The Mortgage Verification Process
Get an overview of the verification process for mortgage lenders and discover how automating the process can help make it easier for everyone.
Mortgage Verification Steps for Lenders
Here's a quick summary of a standard mortgage origination process. Please note that these steps may vary by lender and borrower. Any request and use of The Work Number® consumer report data must be in accordance with the Fair Credit Reporting Act and with permissible purpose.
A prequalification provides an estimate of how much home a consumer may be able to afford, and a preapproval, generally, takes it another step further by verifying the financial information a consumer submits to get a more accurate amount.
The first step in applying for a mortgage loan is often to fill out a Uniform Residential Loan Application (URLA)(Fannie Mae Form 1003). This is a joint document approved by the Federal Home Finance Agency for use by lenders with the intent to sell a closed loan to one of the government-sponsored enterprises. It is a standardized document used by lenders to help determine creditworthiness of a loan.
Once a consumer has submitted his or her application, a loan processor will gather and organize necessary documents for the mortgage underwriter. This will generally include the verification of the information provided within the application.
A valuation of the property is often required to help confirm that the home’s value aligns with the purchase price. Getting a valuation protects both the buyer and lender by helping to ensure borrowers only pay what the home is worth.
5. Title Search
Title insurance and homeowners insurance are measures that help protect the investment. A title search helps to ensure there are no liens, claims, unpaid taxes, judgments, or, in some instances, unpaid Homeowners Association (HOA) dues on the property. Once the title search is complete, the title insurer will issue an insurance policy to guarantee the accuracy of the research and insure the title evidencing ownership rights in the real property. Lenders will typically require title insurance to protect their interest (i.e., lender’s title insurance), and borrowers may also purchase a title insurance policy to protect their title rights (i.e., owner’s title insurance). Homeowners insurance helps protect the borrower’s home, or real property, from covered losses and damage and is a different type of insurance than title insurance. Proof of homeowners insurance will also typically be required of the homeowner by the lender.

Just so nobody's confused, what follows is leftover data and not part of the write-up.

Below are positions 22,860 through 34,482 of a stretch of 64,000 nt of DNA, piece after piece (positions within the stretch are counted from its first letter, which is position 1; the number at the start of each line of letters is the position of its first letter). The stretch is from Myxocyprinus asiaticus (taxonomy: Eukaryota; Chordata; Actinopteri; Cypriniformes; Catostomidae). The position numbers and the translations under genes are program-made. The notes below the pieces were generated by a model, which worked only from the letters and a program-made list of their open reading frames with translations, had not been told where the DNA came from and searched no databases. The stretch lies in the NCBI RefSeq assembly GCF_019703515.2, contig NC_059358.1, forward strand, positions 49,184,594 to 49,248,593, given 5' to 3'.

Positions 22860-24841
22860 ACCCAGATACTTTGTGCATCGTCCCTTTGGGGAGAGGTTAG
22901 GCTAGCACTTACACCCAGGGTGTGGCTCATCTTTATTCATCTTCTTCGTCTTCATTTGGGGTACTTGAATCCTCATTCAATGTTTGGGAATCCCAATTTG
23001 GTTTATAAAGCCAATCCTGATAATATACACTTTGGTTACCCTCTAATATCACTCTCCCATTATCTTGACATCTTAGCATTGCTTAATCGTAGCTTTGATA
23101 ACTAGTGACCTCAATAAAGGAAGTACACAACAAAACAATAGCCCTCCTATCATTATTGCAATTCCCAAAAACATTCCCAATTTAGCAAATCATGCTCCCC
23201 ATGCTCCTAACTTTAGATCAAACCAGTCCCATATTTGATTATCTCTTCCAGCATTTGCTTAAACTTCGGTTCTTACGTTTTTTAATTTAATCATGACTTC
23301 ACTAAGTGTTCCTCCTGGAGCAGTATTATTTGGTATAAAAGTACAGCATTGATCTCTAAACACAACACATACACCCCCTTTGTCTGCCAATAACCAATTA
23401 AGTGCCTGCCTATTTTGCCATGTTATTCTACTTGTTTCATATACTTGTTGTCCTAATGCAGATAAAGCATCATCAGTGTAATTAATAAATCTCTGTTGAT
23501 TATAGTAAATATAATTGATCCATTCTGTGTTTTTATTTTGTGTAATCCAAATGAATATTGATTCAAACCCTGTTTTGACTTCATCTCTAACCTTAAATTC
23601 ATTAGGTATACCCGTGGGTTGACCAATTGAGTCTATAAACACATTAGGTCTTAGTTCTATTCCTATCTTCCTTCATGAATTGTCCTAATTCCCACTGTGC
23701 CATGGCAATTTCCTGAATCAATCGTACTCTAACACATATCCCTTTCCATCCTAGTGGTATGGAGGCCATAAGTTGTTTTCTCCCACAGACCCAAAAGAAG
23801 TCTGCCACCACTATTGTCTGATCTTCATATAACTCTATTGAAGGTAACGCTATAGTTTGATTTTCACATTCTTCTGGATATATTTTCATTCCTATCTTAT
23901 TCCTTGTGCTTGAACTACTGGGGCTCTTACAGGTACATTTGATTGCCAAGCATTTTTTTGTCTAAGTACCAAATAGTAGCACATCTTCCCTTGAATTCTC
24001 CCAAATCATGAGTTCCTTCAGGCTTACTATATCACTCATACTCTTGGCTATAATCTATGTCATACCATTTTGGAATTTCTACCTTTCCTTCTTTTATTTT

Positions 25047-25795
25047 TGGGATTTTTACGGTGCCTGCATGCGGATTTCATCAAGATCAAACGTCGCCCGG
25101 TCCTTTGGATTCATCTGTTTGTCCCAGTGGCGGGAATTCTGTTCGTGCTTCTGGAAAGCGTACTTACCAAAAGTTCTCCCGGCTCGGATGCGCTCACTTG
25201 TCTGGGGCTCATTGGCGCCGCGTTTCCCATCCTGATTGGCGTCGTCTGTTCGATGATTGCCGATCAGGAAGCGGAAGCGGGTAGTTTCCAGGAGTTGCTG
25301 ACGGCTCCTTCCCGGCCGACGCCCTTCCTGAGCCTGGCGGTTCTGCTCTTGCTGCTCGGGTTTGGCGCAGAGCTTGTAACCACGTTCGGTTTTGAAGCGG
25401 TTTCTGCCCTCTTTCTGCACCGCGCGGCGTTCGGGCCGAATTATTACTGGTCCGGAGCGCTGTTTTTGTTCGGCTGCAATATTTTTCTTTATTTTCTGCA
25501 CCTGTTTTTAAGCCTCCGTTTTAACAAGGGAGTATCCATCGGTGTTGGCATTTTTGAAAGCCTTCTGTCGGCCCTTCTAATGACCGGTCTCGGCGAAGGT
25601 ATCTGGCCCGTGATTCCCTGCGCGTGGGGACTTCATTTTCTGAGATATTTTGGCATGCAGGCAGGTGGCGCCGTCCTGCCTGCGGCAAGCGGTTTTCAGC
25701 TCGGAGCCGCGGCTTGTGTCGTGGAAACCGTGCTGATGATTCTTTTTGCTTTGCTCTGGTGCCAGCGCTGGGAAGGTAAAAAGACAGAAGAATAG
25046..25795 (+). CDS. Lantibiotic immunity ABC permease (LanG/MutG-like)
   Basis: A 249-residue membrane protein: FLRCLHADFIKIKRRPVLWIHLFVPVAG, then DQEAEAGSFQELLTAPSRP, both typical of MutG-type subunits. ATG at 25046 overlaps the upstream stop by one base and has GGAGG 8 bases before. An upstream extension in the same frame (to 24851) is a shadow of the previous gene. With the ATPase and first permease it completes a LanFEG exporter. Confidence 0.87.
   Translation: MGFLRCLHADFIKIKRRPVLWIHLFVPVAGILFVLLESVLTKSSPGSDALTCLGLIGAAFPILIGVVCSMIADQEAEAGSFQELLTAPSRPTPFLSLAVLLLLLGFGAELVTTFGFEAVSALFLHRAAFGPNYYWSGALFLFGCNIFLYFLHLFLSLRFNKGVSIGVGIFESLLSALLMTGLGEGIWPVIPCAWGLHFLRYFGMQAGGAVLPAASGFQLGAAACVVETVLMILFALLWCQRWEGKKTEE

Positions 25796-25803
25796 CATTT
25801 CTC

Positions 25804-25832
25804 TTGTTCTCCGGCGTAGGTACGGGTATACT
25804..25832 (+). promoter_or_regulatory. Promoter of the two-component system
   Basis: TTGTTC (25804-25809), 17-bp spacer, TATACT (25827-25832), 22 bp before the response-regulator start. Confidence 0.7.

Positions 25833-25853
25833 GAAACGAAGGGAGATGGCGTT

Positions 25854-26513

6. Underwriting Approval/Denial
A mortgage underwriter is the person who approves or denies a consumer’s loan. They look at a variety of factors like the three C’s of underwriting—credit, capacity, and collateral. An underwriter will usually either approve, deny, or place the consumer’s application in pending status. Approved: A consumer may get a “clear-to-close” right away. The consumer and the lender may schedule closing. Denied: There are many reasons for the denial of an application. Having too much debt, a low credit score, or other reasons may contribute. Decision pending: If a consumer does not provide enough information for the underwriter to do a thorough evaluation,e.g., employment or income cannot be verified, the underwriter may suspend the application for an allowed regulatory timeframe.
After receiving the clear-to-close, the lender will provide the Closing Disclosure to the borrower at least three (3) days prior to closing. This document outlines the terms and costs of the mortgage loan, including the estimated monthly payment. At closing, the consumer will sign the final paperwork and pay any closing costs that may be due.
The Benefits of a Streamlined Process for Lenders and Borrowers
While the loan origination process has remained generally the same for some time, digital solutions from The Work Number® can help make the experience easier for lenders and borrowers. See how the two compare to each other.
Paper-Based Consumer-Reliant Verification Process
Verification of records through written and/or verbal communications
Verification of employment and other information can take days or weeks
Physical paperwork to store and manage
The need to manually enter or copy and paste information into forms
Sensitive financial data can be put at risk
Automated Cloud-Based Verification Process
Verifies with frictionless digital access to employment and income information
Fast-tracks the mortgage application with instantaneous verifications
Flow paperless documentation effortlessly through the process
Streamline the data entry process with help from automation
Protects applicant data through stringent security standards